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I would start the conversation by discussing the progress you’ve personally made if the situation isn’t dire.

“Hey Mom & Dad we’ve been making some really good progress with our money lately.”

With the next statement, you don’t want to be condescending or rude, but again firm and direct.

I know you guys have had your money struggles in the past and this plan I’m working on really works. I just want you guys to live a life you deserve, so if you ever want or need any help getting your money organized, I want you to know that I’m here to help you in any way I can.”

At this point, you have to be prepared to be blown off with a “we’re fine”. Most parents don’t want their kids telling them what to do…especially when it involves money.

But if you’ve been providing any financial support, you’re involved in their money already. And at this point, you should be aware of everything that’s going on.

Financial transparency should be a condition of the help you provide. This is to ensure that you’re actually helping and not enabling.

After all, their lack of planning affects how you plan for your future and it’s okay to say that out loud in your meeting.

Keep in mind, though, your role in this isn’t to control or manipulate your parents. And your parents are ultimately not your responsibility.

With that being said, you do have every right to walk away from the situation and cease the financial support or future option of support.

I have a friend whose parents always joke about coming to live with him and his wife in retirement.

He constantly reminds them that they do not have the extra room and have no plans of upgrading their lifestyle to accommodate his parents.

You get to make that same call. So if your offers to help them become more organized financially aren’t being taken seriously or if your helping them puts your own household in a bad spot then it’s best to say no.

Anything you give should also come in the form of a gift. It’s very rare that people have a fond view of people they owe money too.

Your expectation of being paid back and having it not happen can easily strain the relationship with your parents.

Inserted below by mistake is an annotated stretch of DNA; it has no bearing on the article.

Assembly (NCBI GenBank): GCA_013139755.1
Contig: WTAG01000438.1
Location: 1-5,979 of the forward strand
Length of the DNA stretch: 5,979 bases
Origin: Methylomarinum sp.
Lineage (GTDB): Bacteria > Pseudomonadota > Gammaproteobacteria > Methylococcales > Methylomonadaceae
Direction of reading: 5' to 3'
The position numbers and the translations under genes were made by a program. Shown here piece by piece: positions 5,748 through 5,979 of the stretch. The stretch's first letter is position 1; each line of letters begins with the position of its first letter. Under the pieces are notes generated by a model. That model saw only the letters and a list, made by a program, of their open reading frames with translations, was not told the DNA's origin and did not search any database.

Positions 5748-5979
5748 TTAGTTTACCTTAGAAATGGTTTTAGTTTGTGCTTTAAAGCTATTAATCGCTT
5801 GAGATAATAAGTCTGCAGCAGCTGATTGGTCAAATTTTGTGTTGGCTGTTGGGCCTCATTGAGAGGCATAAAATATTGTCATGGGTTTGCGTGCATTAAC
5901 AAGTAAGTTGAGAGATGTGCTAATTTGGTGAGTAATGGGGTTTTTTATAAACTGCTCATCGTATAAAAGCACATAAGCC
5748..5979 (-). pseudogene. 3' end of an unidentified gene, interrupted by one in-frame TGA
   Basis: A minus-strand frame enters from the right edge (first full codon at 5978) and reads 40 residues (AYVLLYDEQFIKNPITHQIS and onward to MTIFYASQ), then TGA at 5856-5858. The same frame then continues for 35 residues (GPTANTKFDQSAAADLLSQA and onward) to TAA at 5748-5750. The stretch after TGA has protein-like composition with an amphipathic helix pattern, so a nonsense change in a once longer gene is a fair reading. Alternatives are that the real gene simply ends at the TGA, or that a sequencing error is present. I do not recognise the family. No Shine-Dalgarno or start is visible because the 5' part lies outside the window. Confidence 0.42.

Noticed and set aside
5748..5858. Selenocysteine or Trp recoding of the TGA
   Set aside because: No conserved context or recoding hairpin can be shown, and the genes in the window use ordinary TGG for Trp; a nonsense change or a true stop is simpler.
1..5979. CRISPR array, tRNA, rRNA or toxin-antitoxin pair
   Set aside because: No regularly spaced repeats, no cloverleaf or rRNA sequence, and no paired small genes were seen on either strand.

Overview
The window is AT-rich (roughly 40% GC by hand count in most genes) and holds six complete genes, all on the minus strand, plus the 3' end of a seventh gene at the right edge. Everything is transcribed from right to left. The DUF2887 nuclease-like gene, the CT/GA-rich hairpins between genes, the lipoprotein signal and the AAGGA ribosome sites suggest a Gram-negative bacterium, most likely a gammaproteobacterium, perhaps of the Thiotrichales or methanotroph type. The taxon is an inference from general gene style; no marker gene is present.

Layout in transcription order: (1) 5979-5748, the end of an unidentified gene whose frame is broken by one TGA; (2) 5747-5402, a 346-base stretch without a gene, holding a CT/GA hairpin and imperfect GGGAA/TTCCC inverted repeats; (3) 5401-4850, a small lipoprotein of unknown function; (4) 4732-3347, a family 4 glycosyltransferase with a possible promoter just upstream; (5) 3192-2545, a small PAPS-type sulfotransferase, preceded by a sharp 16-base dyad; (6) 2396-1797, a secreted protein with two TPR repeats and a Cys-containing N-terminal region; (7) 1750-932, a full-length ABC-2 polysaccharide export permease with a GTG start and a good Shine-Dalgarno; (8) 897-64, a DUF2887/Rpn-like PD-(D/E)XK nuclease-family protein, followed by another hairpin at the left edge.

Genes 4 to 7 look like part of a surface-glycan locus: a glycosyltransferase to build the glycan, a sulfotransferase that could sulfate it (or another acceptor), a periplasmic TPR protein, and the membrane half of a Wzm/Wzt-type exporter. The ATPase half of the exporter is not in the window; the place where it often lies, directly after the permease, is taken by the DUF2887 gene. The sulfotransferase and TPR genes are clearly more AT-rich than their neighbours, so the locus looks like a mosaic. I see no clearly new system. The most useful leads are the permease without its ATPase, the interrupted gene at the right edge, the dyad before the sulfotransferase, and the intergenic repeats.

Finally, those of us in this position have to begin to understand that help doesn’t have to come in the form of money. Help can come in the form of educating them while they still have time to rectify the situation themselves.

However, if that’s the route you’re choosing, be upfront and fair. Let them know you will not be offering financial support. Especially if they fail to put forth the effort and work for a better future themselves while they still can.

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And you may be nervous or even think having a conversation like this is mean. But what’s even more mean is having no plan to support your parents financially and never telling them.

Protect Your Household

Breaking the chains of generational poverty is a lot to handle. Not just from a purely financial aspect, but emotionally and mentally as well.

However, your top responsibility when it comes to your money is your household. Period.

At the end of the day, you shouldn’t use your kids college fund to support a parent.

You shouldn’t sacrifice your own retirement to support someone elses.

Decisions like that will only make you the same parent relying on their child in retirement. At some point the cycle must come to an end.

how to deal with parents who have poor money habits

At the same time, this is why working towards a better financial future for yourself is even more important if you come from poverty-so the option to take care of a sick, elderly, or just financially irresponsible parent is just that…and option.

Again, if you and your spouse decide to help, make sure there is a high level of transparency.

You should be able to see everything from bank statements to credit card statements, and anything else that relates to their finances.

Not to control them, but to be able to determine the best ways to help them.

Things To Consider

Paying more than half of your parents expenses could make them eligible to become your dependent.

You’ll definitely want to follow-up with a tax pro for further clarification on that one.

Another thing to note is more than half of U.S. states have what’s called filial responsibility laws.

What this means is adult children are responsible for financially helping parents who are unable to pay for care.

You can read more on that and see the rules for your state here.

Final Thoughts

When it comes to family and money, there can be a lot of emotions involved.

One of the worst things that can happen is losing a relationship with a parent or sibling over money.

Again, make sure you take care of the needs in your household first.

From there, have firm and direct conversations detailing what you will and won’t be able to provide financially.

If you’re looking for a resource to help your parents financially, we created a course that you can purchase as a gift.

I would recommend having a financial conversation with them first and offering to help instead of just doing it.

If you’re interested, you can learn more by tapping here.

Have you had to have a conversation with your financially insecure parents? If so, I’d love to know how you handled it. Leave us a comment below.

Are you worried about how your parents poor money habits could affect you? Tap the image to learn more about how to set boundaries with financially irrespoinsible parents.